LINCOLN, Neb. (KMTV) — For generations, detasseling has served as the first job of many young Midwesterners--but it's far from glamorous. Often times, the job involves waking up before the sun rises to catch a bus, wearing hats with nets to avoid bugs, and walking up and down rows of corn all day in the heat.
Monday morning, Nebraska Governor Pete Ricketts declared June 3rd as 'Detasselers’ Recognition Day' in the state, honoring the hard work more than 7,000 Nebraskans put in every summer.
"These jobs help young Nebraskans save for college and teach them the value and reward of hard work. That’s why seed corn detasseling contractors in Nebraska have waiting lists of hundreds of Nebraskans willing to work the fields," said Gov. Ricketts. "I’d like to thank detasselers for working hard to help grow Nebraska agriculture. I'd also like to thank seed corn companies, like Corteva and Syngenta, that have committed to hire Nebraskans to fill the detasseling jobs here in our state.”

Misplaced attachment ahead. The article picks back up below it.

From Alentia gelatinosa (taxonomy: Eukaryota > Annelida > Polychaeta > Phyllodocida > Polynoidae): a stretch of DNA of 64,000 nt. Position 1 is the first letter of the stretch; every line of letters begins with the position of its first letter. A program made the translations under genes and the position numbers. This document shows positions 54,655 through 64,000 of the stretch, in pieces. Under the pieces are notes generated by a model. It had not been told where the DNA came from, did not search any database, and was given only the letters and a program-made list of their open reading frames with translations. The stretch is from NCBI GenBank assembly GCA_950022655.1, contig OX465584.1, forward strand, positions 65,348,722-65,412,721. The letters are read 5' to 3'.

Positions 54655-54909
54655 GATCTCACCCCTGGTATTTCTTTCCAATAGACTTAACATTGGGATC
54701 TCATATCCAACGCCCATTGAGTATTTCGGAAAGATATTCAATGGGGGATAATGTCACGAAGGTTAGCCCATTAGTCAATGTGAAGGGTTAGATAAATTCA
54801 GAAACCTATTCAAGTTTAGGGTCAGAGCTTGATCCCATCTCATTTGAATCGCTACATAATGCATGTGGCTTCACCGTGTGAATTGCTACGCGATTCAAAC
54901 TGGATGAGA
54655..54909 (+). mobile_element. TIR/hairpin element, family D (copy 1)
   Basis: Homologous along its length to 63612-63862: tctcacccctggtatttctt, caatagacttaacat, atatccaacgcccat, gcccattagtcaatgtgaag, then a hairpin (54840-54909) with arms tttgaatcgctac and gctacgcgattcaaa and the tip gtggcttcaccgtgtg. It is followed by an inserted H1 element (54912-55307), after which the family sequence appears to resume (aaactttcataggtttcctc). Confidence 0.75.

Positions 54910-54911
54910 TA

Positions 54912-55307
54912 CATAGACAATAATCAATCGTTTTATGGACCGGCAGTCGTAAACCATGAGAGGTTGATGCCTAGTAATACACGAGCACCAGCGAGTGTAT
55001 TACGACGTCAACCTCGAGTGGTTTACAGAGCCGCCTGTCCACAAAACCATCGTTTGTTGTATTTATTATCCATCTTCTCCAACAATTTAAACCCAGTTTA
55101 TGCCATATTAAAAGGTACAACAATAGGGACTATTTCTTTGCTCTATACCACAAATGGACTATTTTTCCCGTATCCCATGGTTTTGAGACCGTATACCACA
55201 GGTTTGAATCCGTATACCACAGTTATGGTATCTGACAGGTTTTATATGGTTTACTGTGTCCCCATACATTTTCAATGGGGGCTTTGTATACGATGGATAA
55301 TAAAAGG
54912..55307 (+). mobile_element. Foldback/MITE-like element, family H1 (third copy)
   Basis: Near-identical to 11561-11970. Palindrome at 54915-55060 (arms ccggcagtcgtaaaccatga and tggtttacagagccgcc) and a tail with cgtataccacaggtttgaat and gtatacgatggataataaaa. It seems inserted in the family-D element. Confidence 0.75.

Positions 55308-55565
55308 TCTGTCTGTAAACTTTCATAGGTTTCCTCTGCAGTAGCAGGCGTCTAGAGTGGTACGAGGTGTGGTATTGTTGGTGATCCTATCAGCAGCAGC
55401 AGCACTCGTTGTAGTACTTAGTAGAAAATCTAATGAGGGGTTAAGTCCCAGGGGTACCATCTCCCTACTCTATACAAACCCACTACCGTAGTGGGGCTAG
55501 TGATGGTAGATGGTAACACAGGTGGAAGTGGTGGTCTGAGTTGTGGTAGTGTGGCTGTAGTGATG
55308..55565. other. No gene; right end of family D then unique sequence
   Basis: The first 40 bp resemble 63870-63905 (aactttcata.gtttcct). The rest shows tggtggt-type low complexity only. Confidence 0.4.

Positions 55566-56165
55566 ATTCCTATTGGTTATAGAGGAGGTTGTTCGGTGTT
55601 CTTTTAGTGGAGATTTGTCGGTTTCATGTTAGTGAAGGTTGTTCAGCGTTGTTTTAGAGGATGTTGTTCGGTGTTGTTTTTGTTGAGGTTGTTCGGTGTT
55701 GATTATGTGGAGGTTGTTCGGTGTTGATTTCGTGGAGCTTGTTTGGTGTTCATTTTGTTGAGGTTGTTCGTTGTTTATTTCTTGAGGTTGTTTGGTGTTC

Detasseling ensures the cross-pollinating process yields a pure seed by removing the tassel from the tops of corn and putting them on the ground. The job requires physical labor and can be monotonous--making trips up and down rows of corn for hours, pulling at stalks until no tassels remain.
Young people working as detasselers learn the value of hard work through their positions, gaining experience in teamwork and leadership along the way.
Not only do detasselers earn a good chunk of change during the season--it also connects residents of small towns with Nebraska's farmers, allowing more Nebraskans to build relationships with the state's top economic industry--agriculture.
While detasselers are busiest during July, crews are already out roguing fields in some locations, a press release from Gov. Ricketts says.